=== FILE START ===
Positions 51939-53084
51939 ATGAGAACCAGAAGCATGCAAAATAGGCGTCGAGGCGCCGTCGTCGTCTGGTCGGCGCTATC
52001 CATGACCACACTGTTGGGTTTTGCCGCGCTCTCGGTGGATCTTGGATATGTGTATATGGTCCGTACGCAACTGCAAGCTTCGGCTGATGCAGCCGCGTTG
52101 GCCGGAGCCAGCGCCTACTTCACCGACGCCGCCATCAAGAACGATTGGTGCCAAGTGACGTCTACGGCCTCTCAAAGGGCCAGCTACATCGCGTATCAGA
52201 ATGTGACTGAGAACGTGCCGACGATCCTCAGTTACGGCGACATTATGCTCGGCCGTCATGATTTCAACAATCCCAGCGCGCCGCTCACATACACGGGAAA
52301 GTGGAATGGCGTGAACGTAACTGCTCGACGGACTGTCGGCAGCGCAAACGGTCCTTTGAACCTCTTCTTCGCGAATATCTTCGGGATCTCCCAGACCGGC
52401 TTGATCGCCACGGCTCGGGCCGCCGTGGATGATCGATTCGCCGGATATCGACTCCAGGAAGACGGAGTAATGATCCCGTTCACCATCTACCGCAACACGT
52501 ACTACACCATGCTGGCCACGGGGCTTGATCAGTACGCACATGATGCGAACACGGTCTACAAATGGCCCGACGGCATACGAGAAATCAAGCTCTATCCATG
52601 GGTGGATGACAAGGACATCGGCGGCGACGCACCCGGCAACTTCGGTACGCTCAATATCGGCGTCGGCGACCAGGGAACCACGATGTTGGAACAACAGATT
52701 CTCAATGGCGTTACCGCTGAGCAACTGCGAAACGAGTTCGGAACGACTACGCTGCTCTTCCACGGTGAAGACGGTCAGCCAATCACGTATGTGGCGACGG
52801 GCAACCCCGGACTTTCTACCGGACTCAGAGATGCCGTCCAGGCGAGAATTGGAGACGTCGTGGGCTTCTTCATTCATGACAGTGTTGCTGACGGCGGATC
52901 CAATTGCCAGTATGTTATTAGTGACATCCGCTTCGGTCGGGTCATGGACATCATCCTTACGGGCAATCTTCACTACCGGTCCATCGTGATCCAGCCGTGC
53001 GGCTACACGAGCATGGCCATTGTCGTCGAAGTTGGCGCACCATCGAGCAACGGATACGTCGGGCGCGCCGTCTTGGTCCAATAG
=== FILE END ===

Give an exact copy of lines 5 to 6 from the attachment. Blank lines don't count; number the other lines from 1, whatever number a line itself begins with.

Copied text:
52201 ATGTGACTGAGAACGTGCCGACGATCCTCAGTTACGGCGACATTATGCTCGGCCGTCATGATTTCAACAATCCCAGCGCGCCGCTCACATACACGGGAAA
52301 GTGGAATGGCGTGAACGTAACTGCTCGACGGACTGTCGGCAGCGCAAACGGTCCTTTGAACCTCTTCTTCGCGAATATCTTCGGGATCTCCCAGACCGGC